In so holding, this jurisdiction once again returns to the mainstream of American legal thought. When this Court first decided Hinnant in 1925, it did so partly in response to a trend in other jurisdictions eliminating the cause of action. That trend has changed. Beginning in 1950 with Hitaffer v. Argonne Company, supra, 37 American jurisdictions, including 35 states, now recognize the right of either spouse to sue for loss of consortium due to the negligence of third parties. See, Annot., 36 A.L.R.3d 900 (1971 and Supp.1979) and cases cited therein.

For all these reasons, we hold that a spouse may maintain a cause of action for loss of consortium due to the negligent actions of third parties so long as that action for loss of consortium is joined with any suit the other spouse may have instituted to recover for his or her personal injuries.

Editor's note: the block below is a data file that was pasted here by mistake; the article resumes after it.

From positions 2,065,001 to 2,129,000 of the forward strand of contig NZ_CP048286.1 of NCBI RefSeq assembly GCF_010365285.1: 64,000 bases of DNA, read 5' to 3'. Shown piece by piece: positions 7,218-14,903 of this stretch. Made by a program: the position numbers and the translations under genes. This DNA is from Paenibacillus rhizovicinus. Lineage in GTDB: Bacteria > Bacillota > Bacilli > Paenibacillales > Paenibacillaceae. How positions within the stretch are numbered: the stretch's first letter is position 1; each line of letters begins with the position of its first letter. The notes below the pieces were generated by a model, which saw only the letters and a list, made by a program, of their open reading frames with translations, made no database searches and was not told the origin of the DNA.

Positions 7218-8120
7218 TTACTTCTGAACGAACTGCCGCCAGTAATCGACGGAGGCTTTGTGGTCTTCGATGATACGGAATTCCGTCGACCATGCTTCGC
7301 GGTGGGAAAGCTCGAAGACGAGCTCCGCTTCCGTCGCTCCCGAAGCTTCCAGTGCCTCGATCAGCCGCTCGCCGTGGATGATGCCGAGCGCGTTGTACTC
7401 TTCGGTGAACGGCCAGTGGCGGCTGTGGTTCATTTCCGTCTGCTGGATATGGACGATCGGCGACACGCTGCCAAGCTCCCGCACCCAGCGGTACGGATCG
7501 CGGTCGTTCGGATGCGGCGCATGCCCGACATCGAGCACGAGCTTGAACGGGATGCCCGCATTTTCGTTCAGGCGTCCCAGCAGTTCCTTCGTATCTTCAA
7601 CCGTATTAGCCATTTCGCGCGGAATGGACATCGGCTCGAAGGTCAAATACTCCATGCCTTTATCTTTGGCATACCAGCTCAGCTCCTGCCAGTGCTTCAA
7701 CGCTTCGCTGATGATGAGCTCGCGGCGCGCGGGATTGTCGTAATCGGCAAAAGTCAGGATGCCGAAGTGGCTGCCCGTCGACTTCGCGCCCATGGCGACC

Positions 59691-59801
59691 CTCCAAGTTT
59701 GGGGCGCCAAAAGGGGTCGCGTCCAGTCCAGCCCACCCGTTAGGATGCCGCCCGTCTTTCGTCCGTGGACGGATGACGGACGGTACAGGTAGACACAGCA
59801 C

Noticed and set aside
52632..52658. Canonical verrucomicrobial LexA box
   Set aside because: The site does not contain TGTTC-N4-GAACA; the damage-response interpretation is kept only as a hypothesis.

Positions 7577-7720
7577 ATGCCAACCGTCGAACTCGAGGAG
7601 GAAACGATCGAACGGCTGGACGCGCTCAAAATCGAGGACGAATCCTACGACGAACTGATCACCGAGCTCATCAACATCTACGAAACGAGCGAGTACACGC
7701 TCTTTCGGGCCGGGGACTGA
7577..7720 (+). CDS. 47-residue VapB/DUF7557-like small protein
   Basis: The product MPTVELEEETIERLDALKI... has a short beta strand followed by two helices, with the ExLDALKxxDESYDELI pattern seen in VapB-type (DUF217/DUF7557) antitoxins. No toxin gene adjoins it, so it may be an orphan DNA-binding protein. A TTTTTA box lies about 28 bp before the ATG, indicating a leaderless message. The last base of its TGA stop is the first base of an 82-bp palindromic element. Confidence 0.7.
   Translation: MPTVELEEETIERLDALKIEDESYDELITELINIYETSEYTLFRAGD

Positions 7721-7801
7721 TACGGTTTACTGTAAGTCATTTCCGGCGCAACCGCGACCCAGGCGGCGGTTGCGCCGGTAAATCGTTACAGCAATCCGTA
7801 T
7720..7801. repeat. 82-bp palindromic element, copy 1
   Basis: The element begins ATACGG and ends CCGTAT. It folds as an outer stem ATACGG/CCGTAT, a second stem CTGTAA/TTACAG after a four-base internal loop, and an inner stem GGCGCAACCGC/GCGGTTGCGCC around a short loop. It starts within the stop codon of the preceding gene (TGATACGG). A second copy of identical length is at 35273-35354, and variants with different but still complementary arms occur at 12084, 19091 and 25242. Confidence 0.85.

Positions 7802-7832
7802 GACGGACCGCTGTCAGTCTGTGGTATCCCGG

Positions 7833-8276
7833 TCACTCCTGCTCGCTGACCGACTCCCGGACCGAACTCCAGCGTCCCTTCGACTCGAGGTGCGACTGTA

The decision of the Court of Appeals is reversed, and this case is remanded to that court with instructions to remand to the trial court for further proceedings consistent with this opinion.

Reversed and remanded.


[1] Because G.S. 14-184 makes fornication and adultery a misdemeanor in this State, the only sexual relationship the law protects is that between married partners.